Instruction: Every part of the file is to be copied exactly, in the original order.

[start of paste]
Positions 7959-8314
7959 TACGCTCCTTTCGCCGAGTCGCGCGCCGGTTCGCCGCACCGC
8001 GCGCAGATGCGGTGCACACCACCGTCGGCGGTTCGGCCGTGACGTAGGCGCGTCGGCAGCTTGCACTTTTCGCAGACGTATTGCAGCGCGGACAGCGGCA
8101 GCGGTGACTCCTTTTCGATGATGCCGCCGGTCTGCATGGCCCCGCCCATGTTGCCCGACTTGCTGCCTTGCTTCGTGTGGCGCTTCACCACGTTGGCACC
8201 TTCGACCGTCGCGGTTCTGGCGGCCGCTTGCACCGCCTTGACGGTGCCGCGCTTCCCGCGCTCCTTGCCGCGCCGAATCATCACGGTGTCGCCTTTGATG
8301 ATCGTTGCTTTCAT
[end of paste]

Positions 7959-8314
7959 TACGCTCCTTTCGCCGAGTCGCGCGCCGGTTCGCCGCACCGC
8001 GCGCAGATGCGGTGCACACCACCGTCGGCGGTTCGGCCGTGACGTAGGCGCGTCGGCAGCTTGCACTTTTCGCAGACGTATTGCAGCGCGGACAGCGGCA
8101 GCGGTGACTCCTTTTCGATGATGCCGCCGGTCTGCATGGCCCCGCCCATGTTGCCCGACTTGCTGCCTTGCTTCGTGTGGCGCTTCACCACGTTGGCACC
8201 TTCGACCGTCGCGGTTCTGGCGGCCGCTTGCACCGCCTTGACGGTGCCGCGCTTCCCGCGCTCCTTGCCGCGCCGAATCATCACGGTGTCGCCTTTGATG
8301 ATCGTTGCTTTCAT